Friday 27 April 2018

Is it okay to pick Bluebells?

Today I came across someone picking Bluebells in the Millennium Wood. I informed them that picking Bluebells was illegal. This is incorrect and for that I apologise!

It is illegal to dig up and take the Native bulbs though.

However it does raise the question “Is it okay to pick Bluebells”.

There are between 20-30 small clumps of Bluebells in the Millennium Wood and any picking of the flowers by one or more persons will have a detrimental effect.

Is this a selfish act? By taking flowers that could be enjoyed by many rather than a few. If several people picked the flowers there would be none left for anyone to enjoy.

There is also an environmental issue, Bees, hoverflies, butterflies and other insects feed on the nectar of bluebell. Their flowers provide an important early source of nectar and our native insects need all the help they can get these days.

The pollinators also aid in the proliferating of Bluebells though out a woodland.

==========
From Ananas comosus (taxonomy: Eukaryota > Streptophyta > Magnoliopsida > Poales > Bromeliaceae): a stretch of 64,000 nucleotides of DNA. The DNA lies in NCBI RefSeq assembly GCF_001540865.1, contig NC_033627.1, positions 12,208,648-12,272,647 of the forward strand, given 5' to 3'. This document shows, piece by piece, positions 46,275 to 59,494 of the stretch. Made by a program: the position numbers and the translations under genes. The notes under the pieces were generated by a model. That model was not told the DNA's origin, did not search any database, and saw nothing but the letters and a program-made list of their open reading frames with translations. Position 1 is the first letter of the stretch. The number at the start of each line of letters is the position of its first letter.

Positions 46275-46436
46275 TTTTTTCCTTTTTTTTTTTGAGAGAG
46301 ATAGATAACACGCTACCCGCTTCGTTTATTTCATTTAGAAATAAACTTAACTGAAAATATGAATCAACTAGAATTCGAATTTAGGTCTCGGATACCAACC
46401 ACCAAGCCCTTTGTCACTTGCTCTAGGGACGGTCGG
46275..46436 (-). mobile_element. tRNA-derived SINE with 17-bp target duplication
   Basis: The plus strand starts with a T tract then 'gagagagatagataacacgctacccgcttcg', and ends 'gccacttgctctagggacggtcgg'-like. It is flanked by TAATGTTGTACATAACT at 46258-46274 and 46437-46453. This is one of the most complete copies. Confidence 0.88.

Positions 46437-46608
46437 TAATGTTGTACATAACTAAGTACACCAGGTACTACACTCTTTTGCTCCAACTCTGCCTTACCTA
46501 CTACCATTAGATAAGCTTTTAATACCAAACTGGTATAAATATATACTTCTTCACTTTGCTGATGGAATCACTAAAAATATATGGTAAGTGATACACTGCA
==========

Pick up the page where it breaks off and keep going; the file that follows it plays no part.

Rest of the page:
There is also an issue as Bluebells contain glycosides and are poisonous and the sap from them can cause dermatitis.

Although still common in Britain, bluebell is threatened locally by:

· habitat destruction

· collection from the wild

· cross-breeding (hybridisation) with non-native bluebells.

Non-native bluebells that escaped from gardens or that were dumped in garden waste have hybridised with our true native populations to produce Hyacinthoides x massartiana.

Since 1998 it has been illegal for anyone to collect native bluebells from the wild for sale. This legislation was designed specifically to protect bluebell from unscrupulous bulb collectors who supply garden centres.

Thank you to the “Woodland Trust” for most of the above information.

 Native Bluebell
Spanish Bluebell
Millennium Wood Bluebell

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